I haven’t done an Aged Pages post is (looks at last AP post) a LONG time (August 2012). It’s now the end of March 2014…seems about as good a time as any to try getting the series going again. This post isn’t exactly focused on use bookstores, specifically, but it is focused on buying books and the idea for it started IN a used bookstore. I hope you’ll let it slide this time 😉
Yesterday…I went to my local used bookstore. Big shock, right? It’s not like I go there every time I go into town or anything 😉
Since I wasn’t in a rush this time around, I figured I’d pay a little more attention to the books…and also more attention to how I went about picking the books I wanted to buy (or at least keep on my mental list for future visits).
Some people will buy books based on the covers. Others on title or the author. There are some readers who’ll grab a book from looking at the back cover (or flaps of a hardcover) alone.
I don’t consider myself someone to buys books because of their covers. This is different when I’m looking at ebooks, but I’ll talk about that a little later. Right now I’ll focus on print books in a physical store. The cover matters least when choosing books to read and buy, for me. Though, I will say that when I have the choice between a movie cover and non-movie cover…duh, I go for the one without the movie cover. Other than that, it could have anything on the cover and I don’t mind.
So, what did I find to be the influencer(s) on my choices? Book titles and less influential, author name. Like most bookstores, the one I go to has the books with their spines facing the customer. While scanning the shelves I read the titles, and some just grab me. I didn’t realize just how much a title will make me grab a book until today. One example is from one of my purchases. It’s called Perfect Reader by Maggie Pouncey. “This must be a book about books/a reader.” Books like that always sound good to me. It’s normally easy to connect with characters or the story sometimes since we both love books and reader. (That’s just a simple generalization of what draws me in.) I slide the book from between its neighbors and turned to the back cover…not the front…and read what it was about. Notice that? I didn’t look at the front of the book. What’s there for me to care about? It doesn’t tell me anything about the book like the back does. I found it interesting that I did this because it wasn’t a conscious move. But I’m pleased to notice that I did that for a majority of books I took a look at. There were a few exceptions. Those were mostly classics that had a few books by one author in them. The covers of those often list what books are included (and the back rambles on about the author but not the books themselves).
As I mentioned earlier, ebooks are a different beast. Because of the nature of ebooks, there’s not a spine to read the title from. Books aren’t (99% of the time) on places like Amazon with just a title and author name in a big list. There’s a cover, then the price, title, etc listed next to it. But the COVER is what is seen first. It’s almost unavoidable. And you can’t even read a description until you click onto the book’s page.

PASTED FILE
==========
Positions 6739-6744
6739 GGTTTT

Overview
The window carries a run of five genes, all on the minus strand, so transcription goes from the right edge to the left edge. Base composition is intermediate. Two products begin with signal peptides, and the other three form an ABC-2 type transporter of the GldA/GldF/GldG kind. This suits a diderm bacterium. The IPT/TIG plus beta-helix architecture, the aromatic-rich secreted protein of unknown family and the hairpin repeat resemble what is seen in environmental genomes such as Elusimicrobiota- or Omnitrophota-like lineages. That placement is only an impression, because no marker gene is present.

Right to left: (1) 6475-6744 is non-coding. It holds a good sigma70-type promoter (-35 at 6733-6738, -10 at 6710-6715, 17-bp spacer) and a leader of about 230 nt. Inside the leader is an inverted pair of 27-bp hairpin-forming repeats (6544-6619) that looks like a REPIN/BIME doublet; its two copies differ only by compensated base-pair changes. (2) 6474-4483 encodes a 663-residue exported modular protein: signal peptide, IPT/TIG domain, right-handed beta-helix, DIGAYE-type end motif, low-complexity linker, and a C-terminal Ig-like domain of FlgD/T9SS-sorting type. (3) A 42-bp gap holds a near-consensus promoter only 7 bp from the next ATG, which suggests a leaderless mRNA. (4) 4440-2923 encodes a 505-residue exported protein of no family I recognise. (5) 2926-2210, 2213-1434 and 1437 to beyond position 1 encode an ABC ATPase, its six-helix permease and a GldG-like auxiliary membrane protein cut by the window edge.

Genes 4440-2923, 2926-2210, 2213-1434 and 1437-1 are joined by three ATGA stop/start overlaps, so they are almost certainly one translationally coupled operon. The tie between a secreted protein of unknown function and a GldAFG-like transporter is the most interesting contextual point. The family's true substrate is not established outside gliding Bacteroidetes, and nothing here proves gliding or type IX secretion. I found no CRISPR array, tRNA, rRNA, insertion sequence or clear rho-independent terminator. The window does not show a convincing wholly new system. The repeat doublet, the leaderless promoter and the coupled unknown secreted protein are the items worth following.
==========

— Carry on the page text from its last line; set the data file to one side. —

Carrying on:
I admit it, my browsing habits for ebooks are the total opposite of my print browsing habits. Does that make me a weirdo? Probably not. I’m sure I’m not alone with this. At first when I realized I DO buy due to an ebook’s cover I wasn’t too pleased. I took pride in not being cover biased. But there are reasons behind the cover bias for ebooks that I won’t get into in this post. Simply put, a print book with a blank cover (just title and author) doesn’t bother me in the least. Many of my older paperbacks (and hardcovers missing the dust jacket) are like that. But when I see an ebook with a similar cover, I normally move on to the next one. As I said, there’s a reasoning to this, but I won’t bore you with it today.
That being said, title also plays a role in me looking at an ebook. It works in the same way as it does print, but still, the cover grabs me first, then I see the title on the cover/next to the cover.
What am I getting at here? Well, it started as just a simple observation into how I find books. I was curious about it when I was in the bookstore. As I wrote this post, I noticed that I never really put much thought into these habits for print or ebooks. I only semi-consciously knew how and why I did things. It’s interesting to look into the psychology of a book buyer (even in the minimal, ramble way I did). I’m sure there are real studies on this, as there are with almost anything you can think of. Instead, I hope this small insight into my book habit at least tickled your fancy slightly. Maybe it’s even gotten you thinking about your own habits. If you’d like to share them, please leave a comment below. We’d all love to read what you have to share.
And if anyone was curious, here are the books I bought: